BSO Admits Stoneman Douglas Guard "Never Went in" Building During Massacre

Broward Sheriff's Office / Facebook

Marjory Stoneman Douglas High School had an armed and trained police guard at the school the day Nikolas Cruz killed 17 students and teachers. People have since questioned why the guard wasn't able to stop Cruz from committing the massacre. Broward County Sheriff Scott Israel solved that mystery minutes ago: BSO School Resource Officer Scot Peterson "never went in" to confront Cruz as the shooting occurred.

Israel said he suspended Peterson without pay after reviewing video footage, witness statements, and the officer's own statement. Peterson instead retired today to avoid further discipline.

When a BSO officer is told there's an active shooter in a building, Israel said, "we go in and address the target. That's what should have been done." Instead, Peterson waited "about four minutes" outside while Cruz murdered 17 people, the sheriff said. The New York Times reported yesterday that a local Coral Springs Police officer who arrived on the scene noticed Peterson taking cover outside in a stairwell.

Israel said today that Peterson was inside an office dealing with another student when the shooting began. The massacre lasted roughly six minutes.
"He clearly knew there was a shooting?" one reporter asked.

"Clearly," Israel responded flatly. He then said he was "devastated, sick to my stomach" when he learned how his own officer reacted that day.
In 2015, the Sun Sentinel noted Peterson was living in a government-supplied mobile home on school grounds at Atlantic Technical College in Coconut Creek. He fought after a government audit labeled the program a waste of resources. Peterson had been a school resource officer around Broward County since at least 1996.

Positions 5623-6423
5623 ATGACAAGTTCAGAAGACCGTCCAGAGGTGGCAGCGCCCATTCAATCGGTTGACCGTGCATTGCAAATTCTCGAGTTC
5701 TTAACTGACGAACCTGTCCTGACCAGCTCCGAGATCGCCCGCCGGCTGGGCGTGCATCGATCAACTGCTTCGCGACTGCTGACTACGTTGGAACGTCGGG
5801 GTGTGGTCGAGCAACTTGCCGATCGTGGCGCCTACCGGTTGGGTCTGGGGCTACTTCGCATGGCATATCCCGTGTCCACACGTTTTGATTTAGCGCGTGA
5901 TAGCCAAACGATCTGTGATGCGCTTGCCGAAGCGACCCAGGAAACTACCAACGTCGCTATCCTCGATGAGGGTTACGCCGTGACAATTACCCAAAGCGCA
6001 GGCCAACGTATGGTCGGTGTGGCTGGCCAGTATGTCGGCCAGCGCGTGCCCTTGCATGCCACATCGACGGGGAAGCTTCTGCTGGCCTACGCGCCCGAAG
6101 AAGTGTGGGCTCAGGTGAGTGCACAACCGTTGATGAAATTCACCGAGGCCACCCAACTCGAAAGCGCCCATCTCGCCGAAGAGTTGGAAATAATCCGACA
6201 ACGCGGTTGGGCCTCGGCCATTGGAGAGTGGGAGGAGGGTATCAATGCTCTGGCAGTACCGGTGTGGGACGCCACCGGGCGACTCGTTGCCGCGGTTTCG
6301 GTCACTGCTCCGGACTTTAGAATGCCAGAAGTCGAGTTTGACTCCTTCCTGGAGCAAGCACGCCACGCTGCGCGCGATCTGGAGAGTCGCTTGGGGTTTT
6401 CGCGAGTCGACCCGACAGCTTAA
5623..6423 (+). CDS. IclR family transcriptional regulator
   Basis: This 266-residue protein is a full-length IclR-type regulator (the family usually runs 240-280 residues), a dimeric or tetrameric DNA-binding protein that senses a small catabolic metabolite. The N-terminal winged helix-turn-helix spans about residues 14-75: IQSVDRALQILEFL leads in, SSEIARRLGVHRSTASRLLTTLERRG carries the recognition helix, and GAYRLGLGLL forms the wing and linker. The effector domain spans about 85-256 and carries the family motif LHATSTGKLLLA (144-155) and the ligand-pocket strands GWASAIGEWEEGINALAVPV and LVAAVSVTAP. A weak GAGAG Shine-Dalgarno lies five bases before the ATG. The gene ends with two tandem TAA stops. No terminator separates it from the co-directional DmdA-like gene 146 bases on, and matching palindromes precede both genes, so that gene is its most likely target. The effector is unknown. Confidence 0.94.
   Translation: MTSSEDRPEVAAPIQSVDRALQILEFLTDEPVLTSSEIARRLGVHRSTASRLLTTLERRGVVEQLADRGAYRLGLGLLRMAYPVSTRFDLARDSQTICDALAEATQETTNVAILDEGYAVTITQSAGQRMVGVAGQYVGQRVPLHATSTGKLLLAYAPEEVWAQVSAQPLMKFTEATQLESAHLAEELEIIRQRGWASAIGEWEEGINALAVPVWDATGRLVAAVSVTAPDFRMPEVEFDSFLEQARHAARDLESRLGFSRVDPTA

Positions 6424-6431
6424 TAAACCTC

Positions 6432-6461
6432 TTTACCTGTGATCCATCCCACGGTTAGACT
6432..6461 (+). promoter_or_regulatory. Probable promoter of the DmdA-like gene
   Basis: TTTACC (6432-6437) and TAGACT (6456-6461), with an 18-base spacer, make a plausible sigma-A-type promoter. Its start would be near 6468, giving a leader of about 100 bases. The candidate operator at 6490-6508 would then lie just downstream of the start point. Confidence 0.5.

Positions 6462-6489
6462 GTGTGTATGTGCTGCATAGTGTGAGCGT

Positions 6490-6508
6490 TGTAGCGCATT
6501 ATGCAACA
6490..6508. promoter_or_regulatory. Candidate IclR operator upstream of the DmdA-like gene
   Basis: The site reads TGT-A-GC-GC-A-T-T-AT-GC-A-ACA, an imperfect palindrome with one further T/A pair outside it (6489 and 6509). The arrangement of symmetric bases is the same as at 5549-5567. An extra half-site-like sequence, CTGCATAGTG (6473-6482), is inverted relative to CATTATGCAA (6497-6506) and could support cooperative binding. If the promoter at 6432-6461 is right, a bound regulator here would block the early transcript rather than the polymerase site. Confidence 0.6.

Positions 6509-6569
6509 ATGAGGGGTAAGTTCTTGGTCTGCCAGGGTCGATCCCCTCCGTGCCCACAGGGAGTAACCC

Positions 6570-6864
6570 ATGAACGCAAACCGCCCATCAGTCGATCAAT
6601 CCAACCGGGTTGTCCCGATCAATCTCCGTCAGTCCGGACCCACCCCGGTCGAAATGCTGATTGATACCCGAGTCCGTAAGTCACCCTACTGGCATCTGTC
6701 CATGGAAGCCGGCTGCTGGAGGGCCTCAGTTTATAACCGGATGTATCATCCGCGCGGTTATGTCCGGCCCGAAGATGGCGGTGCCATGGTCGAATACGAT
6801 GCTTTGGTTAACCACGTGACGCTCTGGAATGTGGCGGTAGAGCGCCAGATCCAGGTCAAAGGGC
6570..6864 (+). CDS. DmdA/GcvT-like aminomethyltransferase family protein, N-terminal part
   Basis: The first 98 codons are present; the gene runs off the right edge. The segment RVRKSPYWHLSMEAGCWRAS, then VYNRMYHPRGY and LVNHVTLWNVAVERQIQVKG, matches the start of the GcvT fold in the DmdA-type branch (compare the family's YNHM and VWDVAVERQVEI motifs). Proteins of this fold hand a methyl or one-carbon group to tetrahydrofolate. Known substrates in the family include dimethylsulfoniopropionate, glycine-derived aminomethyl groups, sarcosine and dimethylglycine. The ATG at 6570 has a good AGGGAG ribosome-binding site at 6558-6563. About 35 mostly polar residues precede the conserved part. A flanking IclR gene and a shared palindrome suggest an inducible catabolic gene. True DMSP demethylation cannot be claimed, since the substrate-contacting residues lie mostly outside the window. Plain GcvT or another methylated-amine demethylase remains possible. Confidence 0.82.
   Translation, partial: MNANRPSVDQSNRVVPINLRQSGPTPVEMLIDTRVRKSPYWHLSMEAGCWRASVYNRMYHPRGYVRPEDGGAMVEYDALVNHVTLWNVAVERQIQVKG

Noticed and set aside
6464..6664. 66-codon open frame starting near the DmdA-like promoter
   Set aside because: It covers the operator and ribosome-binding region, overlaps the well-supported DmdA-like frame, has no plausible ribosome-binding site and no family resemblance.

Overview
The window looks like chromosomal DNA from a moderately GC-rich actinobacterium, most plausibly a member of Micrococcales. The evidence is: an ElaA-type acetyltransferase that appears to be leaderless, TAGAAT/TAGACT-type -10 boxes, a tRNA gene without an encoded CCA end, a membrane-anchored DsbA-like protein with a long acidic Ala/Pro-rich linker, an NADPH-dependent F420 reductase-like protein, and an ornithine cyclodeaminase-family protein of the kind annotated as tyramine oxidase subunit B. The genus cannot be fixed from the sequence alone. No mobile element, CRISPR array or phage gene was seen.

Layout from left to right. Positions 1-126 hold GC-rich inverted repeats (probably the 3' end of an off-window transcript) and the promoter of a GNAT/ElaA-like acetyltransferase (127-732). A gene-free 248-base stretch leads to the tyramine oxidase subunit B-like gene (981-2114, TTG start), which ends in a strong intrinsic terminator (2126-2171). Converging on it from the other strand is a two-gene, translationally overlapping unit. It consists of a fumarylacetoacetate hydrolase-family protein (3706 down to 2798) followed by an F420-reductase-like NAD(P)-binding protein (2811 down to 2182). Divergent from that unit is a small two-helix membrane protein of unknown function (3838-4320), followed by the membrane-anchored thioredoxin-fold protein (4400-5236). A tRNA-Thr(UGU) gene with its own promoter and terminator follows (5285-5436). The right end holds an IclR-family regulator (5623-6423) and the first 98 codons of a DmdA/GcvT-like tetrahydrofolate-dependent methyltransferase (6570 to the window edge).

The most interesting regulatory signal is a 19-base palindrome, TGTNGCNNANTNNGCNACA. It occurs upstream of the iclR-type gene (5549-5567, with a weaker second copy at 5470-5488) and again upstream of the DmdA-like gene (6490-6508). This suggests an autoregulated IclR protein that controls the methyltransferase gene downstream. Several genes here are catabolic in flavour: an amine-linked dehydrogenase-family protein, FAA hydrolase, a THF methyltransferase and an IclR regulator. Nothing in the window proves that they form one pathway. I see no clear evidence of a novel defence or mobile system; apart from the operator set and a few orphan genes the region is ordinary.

Israel yesterday announced that from now on, BSO school resource deputies will carry assault rifles. Today's news is certain to stoke the nationwide gun-control debate further: While gun advocates argue that a "good guy with a gun" could have stopped Cruz, it appears the professionally trained Peterson likely feared for his life and neglected to take action to stop the shooter.

The Orlando Police Department SWAT team was also heavily criticized for hesitating to confront Pulse nightclub shooter Omar Mateen in 2016. Shooting survivors said that had police confronted Mateen earlier, emergency medical personnel could have rushed in and saved more victims. (Orlando Police Chief John Mena defended his officers' conduct and a Department of Justice report said the response was "consistent with national best practices" for approaching a mass shooter.)

In the aftermath of Steven Paddock's rampage that left 59 people dead in Las Vegas last year, police there were criticized for waiting outside Paddock's hotel room for more than an hour as Paddock fired at the crowd below. In every case, the trained police personnel appeared to hesitate when confronted with an assault-style weapon.

This is a breaking story. This post will be updated.
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Jerry Iannelli is a former staff writer for Miami New Times from 2015 to March 2020. He graduated with honors from Temple University. He then earned a master's degree in journalism from Columbia University.

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